COLUMBUS, Ohio – Physicians and scientists in The Ohio State University Comprehensive Cancer Center say a new, 16-slice PET/CT is helping them better understand how cancer grows and spreads, and how patients respond to individualized therapy.
Michael Knopp, M.D., Ph.D.
“Simply put, PET/CT combines the best of two worlds,” says Dr. Michael Knopp, chair of the department of radiology at Ohio State. “It is enabling us to monitor therapy right from the start.”
PET (positron emission tomography) and CT (computerized tomography) offer clinicians important information about cancer and other diseases, but each measures something very different. While CT reveals anatomical information, PET highlights important biological activity. Each approach has its own benefits and drawbacks.
In the past, physicians who have wanted a comprehensive look at information from both tests have had to rely upon time-consuming and labor-intensive procedures to combine both images. But Knopp says PET/CT eliminates that process.
“PET/CT fuses the information faster and more effectively,” Knopp says. “It also lessens the possibility of error and significantly reduces the patient’s appointment time.”
Perhaps most importantly, PET/CT allows scientists at Ohio State to advance their knowledge of cancer’s molecular underpinnings and how patients respond to treatment – two important goals the state of Ohio recognized when it helped fund the enterprise through grants from the Wright Center for Innovation and the Biomedical Research and Technology Transfer program.
Knopp, who holds the Novartis Chair for Imaging Research and who is also a member of The Ohio State University Comprehensive Cancer Center, is a world leader in utilizing new imaging systems to further understanding of cancer biology. He says PET/CT will be extremely valuable in refining current studies designed to show how individual tumors respond to chemotherapy.
“Older methods required patients and their doctors to wait weeks and even months to see if the chemotherapy was working. With this technology, we’ll be able to assess that much more quickly, possibly as early as the first round of treatment. If we see that a particular regimen isn’t working, we will be able to move more quickly to choose another course of action that may be helpful,” says Knopp.
The PET/CT system Ohio State is now using is the Biograph 16, made by Siemens, Inc.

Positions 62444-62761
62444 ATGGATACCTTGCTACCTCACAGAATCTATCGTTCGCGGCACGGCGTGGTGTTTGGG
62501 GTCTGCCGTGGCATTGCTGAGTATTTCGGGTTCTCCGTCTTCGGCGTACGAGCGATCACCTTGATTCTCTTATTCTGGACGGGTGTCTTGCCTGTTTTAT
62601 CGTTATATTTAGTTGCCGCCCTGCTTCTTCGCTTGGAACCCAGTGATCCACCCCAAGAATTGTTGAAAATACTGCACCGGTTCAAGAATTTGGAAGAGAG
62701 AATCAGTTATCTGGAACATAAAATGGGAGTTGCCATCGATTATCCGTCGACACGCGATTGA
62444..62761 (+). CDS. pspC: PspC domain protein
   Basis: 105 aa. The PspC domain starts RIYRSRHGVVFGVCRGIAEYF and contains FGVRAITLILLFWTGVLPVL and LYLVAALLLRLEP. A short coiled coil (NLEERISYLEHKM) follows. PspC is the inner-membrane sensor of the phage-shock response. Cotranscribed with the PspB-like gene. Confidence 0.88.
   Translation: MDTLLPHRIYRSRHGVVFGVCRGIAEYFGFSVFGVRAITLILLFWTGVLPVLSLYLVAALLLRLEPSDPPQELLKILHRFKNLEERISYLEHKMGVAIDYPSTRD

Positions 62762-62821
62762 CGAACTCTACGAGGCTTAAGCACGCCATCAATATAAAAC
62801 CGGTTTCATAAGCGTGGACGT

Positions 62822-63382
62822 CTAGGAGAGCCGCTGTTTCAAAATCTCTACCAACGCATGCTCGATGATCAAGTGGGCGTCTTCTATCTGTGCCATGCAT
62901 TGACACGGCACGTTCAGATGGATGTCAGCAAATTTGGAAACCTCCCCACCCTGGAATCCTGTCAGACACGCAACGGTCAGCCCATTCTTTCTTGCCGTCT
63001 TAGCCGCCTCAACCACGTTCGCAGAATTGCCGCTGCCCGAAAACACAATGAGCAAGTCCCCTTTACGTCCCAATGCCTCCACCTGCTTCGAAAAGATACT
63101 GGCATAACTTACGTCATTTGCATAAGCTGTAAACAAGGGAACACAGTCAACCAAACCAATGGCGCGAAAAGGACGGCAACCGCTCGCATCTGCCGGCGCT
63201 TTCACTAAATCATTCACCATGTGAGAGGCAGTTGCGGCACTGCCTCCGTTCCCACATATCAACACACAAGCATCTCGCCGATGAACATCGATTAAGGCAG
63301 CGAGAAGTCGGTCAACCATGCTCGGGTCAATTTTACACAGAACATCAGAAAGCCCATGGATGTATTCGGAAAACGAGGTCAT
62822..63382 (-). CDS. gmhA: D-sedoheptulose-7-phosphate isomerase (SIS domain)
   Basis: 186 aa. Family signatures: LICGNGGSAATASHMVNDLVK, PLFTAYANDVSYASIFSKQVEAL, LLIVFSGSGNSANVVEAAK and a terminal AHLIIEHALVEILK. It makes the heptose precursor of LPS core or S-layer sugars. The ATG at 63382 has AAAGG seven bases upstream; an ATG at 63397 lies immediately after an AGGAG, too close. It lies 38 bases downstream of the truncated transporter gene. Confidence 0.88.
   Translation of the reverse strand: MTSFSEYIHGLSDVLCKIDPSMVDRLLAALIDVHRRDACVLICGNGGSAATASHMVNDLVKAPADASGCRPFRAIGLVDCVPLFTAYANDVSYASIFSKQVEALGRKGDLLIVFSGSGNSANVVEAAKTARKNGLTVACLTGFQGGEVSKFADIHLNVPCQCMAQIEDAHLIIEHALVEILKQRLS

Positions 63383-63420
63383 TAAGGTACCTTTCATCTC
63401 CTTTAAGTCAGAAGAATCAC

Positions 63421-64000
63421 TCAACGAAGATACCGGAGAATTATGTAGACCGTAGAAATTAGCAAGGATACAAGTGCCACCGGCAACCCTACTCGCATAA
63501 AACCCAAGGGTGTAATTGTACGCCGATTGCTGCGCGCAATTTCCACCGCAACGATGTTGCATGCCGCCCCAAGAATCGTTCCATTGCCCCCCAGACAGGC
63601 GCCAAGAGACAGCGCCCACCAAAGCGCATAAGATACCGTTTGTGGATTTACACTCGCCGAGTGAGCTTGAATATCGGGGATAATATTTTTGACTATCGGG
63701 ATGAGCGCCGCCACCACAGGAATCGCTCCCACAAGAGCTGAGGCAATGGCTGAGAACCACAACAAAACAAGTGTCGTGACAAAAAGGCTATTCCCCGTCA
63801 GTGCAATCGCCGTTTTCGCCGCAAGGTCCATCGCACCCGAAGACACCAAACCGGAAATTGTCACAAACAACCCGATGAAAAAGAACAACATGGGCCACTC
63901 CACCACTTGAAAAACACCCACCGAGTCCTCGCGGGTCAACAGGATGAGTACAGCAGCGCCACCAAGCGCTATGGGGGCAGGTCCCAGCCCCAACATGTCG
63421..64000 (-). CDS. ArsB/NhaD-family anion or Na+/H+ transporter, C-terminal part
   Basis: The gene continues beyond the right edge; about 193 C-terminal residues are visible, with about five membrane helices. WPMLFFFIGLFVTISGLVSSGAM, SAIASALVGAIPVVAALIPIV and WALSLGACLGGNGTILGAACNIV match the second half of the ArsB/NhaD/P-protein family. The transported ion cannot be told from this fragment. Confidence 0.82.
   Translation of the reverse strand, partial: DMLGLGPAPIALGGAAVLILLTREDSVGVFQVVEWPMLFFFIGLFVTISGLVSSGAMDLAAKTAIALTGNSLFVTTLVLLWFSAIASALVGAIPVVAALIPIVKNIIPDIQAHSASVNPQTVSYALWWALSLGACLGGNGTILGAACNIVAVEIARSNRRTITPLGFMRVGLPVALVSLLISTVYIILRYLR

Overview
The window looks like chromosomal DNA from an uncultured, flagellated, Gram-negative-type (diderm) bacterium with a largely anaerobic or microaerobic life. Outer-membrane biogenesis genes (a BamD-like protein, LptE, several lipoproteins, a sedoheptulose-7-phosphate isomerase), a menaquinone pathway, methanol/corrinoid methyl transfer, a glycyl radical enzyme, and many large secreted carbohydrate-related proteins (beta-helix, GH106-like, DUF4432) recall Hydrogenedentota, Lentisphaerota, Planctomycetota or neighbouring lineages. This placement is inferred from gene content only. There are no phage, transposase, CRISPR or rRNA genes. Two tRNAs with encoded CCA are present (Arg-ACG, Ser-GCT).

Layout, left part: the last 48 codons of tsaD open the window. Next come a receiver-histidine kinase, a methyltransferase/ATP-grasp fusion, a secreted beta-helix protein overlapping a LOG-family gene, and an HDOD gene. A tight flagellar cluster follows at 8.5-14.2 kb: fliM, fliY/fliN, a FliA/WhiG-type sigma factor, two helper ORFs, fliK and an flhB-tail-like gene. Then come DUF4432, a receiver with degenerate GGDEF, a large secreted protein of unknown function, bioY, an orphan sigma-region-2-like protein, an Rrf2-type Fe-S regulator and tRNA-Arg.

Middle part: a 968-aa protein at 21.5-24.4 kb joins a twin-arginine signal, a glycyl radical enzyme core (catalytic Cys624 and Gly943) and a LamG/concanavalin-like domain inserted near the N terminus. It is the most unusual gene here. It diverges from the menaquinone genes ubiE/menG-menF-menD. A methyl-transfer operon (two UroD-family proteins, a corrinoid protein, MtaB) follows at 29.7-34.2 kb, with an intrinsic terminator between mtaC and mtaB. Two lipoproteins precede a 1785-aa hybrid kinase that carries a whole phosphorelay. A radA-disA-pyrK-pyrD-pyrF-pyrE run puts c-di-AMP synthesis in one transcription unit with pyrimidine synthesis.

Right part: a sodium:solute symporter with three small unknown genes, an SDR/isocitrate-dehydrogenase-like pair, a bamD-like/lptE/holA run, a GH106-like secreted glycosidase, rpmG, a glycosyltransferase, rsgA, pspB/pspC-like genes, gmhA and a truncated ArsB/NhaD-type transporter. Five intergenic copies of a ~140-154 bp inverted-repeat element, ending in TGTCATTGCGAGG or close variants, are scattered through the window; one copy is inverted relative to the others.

In undergoing a PET/CT scan, patients first are “scouted” with a head-to-toe X-ray and CT, which takes about three minutes. Next, they are injected with a tiny amount of radioactive glucose, called FDG, and positioned on a table that slides into a hollow cylinder encompassing the PET system. Multiple images are taken, revealing bright spots where the glucose is absorbed and metabolized. These “hot spots” are often a sign of cancer, since cancer cells use an unusual amount of glucose, or sugar, as they grow and spread. Knopp says the whole process takes about 30 minutes.
Knopp’s expertise in imaging is a major reason the Cancer and Leukemia Group B (CALGB), a research consortium funded by the National Cancer Institute, has chosen Ohio State’s research program to coordinate its national repository of research on PET/CT.
“The CALGB designation highlights our initiative and leadership in imaging and will also establish Ohio State as a valuable resource for cancer investigators nationwide,” says Knopp.
While studies show that major medical centers worldwide are quickly moving to PET/CT systems, Knopp says it is not for everybody, and major insurers are still trying to identify where they feel PET/CT offers patients and physicians clearly superior information to help them manage cancer and other diseases.
Most often used in diagnosing metastatic cancer, PET/CT was just recently approved for Medicare and Medicaid reimbursement for use in certain phases of treatment for breast, brain, cervical, ovarian, pancreatic and testicular cancer. Knopp says clinicians at Ohio State will also be using PET/CT in treating patients with cardiovascular disease, Alzheimer’s disease and other neurological disorders.
The Ohio State University Comprehensive Cancer Center is a network of interdisciplinary research programs with over 200 investigators in 13 colleges across the OSU campus, the Arthur G. James Cancer Hospital and Richard J. Solove Research Institute and Children’s Hospital, in Columbus. OSUCCC members conduct research on the prevention, detection, diagnosis and treatment of cancer, generating over $95 million annually in external funding.# # #
Medical Center Communications